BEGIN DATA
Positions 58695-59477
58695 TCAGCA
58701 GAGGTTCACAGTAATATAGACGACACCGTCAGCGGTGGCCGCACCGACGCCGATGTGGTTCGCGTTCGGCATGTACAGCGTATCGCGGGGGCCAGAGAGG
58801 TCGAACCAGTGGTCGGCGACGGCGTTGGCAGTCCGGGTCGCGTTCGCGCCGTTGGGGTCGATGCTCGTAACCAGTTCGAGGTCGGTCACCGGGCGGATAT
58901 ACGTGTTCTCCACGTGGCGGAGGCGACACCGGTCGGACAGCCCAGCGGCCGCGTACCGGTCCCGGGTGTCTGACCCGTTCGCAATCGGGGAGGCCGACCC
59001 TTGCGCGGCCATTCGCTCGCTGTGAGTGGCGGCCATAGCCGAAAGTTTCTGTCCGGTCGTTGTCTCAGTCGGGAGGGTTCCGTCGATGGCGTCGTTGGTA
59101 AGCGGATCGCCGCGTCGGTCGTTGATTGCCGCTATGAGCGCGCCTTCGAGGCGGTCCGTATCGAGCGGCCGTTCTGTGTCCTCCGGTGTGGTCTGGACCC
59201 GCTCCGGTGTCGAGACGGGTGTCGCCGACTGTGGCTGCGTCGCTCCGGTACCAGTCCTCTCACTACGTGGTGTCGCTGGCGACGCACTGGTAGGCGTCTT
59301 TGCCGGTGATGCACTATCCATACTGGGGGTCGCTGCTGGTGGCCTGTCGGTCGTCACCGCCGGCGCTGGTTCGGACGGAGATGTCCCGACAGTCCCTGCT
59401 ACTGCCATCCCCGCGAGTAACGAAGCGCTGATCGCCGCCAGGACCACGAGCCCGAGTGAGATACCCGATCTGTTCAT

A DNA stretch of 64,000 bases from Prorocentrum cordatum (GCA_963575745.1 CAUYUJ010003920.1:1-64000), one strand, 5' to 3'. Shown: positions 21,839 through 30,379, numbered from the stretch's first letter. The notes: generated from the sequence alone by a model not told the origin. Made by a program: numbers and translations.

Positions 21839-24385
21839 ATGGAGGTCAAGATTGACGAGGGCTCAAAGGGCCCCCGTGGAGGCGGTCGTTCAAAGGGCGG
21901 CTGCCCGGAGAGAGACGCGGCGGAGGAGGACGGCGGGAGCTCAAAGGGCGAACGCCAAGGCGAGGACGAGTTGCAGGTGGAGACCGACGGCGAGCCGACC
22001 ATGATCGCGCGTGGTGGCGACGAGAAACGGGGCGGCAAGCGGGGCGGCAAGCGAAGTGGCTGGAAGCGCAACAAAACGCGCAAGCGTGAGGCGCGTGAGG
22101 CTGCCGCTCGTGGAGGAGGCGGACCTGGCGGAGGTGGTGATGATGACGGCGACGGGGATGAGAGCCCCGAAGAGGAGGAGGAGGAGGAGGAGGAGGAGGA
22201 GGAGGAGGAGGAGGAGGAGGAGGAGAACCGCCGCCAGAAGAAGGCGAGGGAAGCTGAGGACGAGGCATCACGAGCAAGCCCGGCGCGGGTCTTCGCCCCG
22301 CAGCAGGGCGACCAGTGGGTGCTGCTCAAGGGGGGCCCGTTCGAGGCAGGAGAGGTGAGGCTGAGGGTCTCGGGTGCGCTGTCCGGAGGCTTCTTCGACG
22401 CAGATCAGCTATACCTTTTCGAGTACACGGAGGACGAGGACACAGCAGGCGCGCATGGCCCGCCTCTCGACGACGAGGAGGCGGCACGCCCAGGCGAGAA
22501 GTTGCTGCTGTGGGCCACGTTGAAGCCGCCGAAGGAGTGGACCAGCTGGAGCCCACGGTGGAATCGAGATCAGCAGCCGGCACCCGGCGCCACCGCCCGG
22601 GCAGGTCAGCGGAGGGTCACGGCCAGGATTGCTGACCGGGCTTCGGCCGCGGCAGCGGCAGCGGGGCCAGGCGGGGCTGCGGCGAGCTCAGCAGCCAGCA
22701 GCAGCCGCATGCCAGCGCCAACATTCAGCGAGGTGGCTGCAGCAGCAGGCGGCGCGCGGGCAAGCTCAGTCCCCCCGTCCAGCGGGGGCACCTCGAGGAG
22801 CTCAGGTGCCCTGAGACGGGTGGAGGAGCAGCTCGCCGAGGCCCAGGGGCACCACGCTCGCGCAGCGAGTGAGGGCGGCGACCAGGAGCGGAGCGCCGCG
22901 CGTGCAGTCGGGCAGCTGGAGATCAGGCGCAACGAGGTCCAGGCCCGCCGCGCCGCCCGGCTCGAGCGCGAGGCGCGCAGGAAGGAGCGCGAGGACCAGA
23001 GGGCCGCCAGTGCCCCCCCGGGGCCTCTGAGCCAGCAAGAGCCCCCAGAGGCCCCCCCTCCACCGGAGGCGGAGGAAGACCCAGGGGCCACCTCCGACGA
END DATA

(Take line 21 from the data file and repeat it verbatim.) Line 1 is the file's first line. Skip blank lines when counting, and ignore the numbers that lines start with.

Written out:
22601 GCAGGTCAGCGGAGGGTCACGGCCAGGATTGCTGACCGGGCTTCGGCCGCGGCAGCGGCAGCGGGGCCAGGCGGGGCTGCGGCGAGCTCAGCAGCCAGCA